Tubes for Ear Infections

Skip to the navigation

Fluid buildup in the middle ear

Normal middle ear and fluid buildup in the middle ear
slide 1 of 4
    
slide 1 of 4, Fluid buildup in the middle ear,

A cold or some other upper respiratory infection can cause the eustachian tubes to swell, blocking the normal drainage from the middle ear. The fluid buildup can lower your or your child's ability to hear. And the warm, moist environment makes it easy for bacteria and viruses to grow, causing an ear infection.

Incision made in the eardrum

An incision made in the eardrum
slide 2 of 4
    
slide 2 of 4, Incision made in the eardrum,

A small cut (incision) is made in the eardrum to allow fluid to drain.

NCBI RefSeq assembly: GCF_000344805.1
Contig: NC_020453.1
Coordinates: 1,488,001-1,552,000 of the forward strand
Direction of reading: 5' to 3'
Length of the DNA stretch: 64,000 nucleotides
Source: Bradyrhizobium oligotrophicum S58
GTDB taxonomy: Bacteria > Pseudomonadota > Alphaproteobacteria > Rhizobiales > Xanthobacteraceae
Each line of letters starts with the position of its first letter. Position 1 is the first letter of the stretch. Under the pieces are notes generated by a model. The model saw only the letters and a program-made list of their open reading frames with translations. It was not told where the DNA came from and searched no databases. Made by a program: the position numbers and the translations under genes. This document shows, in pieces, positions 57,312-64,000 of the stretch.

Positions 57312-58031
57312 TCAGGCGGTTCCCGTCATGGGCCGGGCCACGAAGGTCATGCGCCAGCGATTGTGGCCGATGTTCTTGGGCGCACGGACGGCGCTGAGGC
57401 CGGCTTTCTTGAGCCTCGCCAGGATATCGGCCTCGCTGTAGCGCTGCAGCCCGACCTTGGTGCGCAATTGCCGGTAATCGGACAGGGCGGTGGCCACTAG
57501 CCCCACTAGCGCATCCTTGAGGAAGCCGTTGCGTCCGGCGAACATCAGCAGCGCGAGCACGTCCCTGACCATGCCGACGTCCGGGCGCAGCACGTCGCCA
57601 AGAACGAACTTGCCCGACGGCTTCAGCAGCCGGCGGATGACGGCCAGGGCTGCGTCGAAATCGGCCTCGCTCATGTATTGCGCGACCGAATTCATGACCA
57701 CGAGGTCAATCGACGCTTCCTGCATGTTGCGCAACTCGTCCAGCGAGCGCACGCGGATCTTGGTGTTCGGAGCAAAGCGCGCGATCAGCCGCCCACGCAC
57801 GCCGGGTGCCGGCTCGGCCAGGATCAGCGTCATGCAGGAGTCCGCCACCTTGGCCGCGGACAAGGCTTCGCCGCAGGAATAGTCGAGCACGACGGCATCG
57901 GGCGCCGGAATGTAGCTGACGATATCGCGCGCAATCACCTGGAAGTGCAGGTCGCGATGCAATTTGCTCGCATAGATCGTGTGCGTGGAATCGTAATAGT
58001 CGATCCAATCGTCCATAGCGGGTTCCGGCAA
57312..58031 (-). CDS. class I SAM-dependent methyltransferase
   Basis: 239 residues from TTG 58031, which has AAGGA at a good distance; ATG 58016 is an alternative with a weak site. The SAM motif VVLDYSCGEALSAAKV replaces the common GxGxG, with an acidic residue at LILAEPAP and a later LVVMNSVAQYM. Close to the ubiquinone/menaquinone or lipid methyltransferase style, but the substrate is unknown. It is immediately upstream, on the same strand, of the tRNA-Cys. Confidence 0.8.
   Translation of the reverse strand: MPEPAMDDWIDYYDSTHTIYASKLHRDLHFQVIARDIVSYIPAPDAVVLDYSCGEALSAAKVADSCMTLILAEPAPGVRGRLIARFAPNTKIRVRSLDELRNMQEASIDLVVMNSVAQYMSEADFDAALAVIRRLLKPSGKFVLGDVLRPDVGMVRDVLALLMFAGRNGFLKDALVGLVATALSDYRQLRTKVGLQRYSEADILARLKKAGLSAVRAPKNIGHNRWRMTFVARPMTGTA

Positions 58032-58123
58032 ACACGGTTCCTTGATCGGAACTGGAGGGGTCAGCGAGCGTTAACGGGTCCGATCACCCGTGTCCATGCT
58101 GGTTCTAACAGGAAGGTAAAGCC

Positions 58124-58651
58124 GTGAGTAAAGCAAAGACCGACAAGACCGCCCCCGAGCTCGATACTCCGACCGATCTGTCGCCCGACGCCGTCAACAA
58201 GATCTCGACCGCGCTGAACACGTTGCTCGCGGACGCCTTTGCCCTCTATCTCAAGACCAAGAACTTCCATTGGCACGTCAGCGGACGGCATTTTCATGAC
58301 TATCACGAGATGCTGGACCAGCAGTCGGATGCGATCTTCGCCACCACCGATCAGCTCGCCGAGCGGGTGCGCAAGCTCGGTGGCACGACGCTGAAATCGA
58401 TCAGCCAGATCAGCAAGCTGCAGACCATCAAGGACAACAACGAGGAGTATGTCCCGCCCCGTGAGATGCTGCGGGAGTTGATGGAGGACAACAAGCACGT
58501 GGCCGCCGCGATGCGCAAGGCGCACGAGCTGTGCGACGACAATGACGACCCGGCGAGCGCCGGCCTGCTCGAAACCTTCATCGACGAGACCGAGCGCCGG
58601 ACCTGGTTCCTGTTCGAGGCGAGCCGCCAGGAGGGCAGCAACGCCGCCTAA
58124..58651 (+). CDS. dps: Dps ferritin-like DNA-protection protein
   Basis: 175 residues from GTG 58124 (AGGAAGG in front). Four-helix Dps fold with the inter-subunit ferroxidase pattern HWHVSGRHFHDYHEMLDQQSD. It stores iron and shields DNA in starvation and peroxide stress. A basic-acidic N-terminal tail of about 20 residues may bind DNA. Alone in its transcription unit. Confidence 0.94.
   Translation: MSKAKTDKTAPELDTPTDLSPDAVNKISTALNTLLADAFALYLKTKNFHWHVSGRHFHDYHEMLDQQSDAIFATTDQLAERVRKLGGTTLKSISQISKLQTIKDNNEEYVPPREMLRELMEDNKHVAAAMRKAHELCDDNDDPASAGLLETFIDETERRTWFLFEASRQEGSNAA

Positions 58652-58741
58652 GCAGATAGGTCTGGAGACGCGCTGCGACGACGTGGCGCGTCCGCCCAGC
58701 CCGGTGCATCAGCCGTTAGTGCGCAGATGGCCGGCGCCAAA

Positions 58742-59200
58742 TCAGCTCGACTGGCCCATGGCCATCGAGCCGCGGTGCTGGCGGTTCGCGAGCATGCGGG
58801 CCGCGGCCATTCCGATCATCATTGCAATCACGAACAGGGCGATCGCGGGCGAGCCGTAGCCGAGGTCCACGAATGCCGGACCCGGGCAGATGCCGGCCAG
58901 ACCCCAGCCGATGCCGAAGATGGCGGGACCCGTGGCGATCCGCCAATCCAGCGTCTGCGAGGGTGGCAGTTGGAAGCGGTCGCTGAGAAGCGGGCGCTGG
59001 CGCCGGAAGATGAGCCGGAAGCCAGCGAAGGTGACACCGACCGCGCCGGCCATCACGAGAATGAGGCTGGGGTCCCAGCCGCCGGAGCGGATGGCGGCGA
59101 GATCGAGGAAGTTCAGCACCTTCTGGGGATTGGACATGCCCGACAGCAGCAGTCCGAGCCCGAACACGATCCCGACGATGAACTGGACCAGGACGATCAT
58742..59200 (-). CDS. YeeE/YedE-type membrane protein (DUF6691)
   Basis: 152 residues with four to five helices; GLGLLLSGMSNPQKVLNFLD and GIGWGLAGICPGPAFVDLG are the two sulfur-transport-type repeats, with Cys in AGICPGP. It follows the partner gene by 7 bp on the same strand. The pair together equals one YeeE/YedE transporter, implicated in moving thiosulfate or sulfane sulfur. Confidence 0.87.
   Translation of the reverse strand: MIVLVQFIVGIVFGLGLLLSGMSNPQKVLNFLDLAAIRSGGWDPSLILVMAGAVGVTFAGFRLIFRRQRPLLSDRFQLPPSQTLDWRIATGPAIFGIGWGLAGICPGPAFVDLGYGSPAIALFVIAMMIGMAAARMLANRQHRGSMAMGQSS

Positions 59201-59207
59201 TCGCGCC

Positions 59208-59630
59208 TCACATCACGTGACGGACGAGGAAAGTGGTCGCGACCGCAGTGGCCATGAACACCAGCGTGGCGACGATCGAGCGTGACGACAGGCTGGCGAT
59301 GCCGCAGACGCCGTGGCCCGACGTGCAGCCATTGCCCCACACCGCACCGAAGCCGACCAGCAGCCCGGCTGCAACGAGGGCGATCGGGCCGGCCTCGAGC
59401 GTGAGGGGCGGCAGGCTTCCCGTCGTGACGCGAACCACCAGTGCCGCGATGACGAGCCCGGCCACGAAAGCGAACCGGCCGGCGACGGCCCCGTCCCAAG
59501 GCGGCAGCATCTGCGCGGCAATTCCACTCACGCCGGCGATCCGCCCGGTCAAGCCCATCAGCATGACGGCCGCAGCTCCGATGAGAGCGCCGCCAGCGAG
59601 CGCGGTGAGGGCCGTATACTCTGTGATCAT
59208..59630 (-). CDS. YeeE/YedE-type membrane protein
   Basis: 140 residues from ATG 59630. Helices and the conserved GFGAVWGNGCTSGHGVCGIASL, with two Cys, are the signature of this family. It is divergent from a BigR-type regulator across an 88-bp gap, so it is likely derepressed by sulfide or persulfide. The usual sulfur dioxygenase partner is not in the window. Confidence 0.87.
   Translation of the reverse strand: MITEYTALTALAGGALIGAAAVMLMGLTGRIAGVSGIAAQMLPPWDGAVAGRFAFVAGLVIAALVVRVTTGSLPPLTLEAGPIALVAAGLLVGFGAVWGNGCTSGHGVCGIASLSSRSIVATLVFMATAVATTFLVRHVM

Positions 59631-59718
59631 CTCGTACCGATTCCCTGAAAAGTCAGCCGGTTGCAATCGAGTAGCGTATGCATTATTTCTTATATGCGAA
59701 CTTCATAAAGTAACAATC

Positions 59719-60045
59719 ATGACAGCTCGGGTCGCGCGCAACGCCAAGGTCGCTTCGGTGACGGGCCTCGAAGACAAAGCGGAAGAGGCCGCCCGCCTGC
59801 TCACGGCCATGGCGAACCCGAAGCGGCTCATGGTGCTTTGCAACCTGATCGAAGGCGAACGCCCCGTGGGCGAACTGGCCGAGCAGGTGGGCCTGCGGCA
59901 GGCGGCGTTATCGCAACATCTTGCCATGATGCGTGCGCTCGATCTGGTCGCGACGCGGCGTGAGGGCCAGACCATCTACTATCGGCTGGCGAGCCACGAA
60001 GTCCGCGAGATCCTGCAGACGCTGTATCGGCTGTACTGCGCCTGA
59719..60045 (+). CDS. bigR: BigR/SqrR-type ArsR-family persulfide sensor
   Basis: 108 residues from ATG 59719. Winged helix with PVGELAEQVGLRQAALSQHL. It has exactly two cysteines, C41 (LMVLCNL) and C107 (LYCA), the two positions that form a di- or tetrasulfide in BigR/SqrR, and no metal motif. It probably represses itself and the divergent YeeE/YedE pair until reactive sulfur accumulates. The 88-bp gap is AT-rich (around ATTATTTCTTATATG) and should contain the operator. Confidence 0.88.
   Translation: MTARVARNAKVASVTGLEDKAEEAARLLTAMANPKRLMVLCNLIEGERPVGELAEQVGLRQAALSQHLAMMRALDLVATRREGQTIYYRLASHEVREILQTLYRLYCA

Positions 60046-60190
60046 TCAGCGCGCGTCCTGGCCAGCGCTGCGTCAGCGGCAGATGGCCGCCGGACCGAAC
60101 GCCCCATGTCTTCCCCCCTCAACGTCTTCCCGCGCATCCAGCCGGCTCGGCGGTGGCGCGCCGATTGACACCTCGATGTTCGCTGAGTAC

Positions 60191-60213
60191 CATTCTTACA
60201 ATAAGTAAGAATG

Fluid draining through the incision

Fluid draining through the incision
slide 3 of 4
    
slide 3 of 4, Fluid draining through the incision,

Fluid from the middle ear drains through the incision into the ear canal and is suctioned out by the doctor.

Ear tube placed

An ear tube in place and fluid draining into the ear canal
slide 4 of 4
    
slide 4 of 4, Ear tube placed,

The temporary tube is inserted into the eardrum incision to prevent future fluid buildup.

ByHealthwise Staff

Primary Medical Reviewer Susan C. Kim, MD - Pediatrics

Specialist Medical Reviewer Charles M. Myer, III, MD - Otolaryngology

Current as ofNovember 14, 2014

Current as of: November 14, 2014

Author: Healthwise Staff

Medical Review: Susan C. Kim, MD - Pediatrics & Charles M. Myer, III, MD - Otolaryngology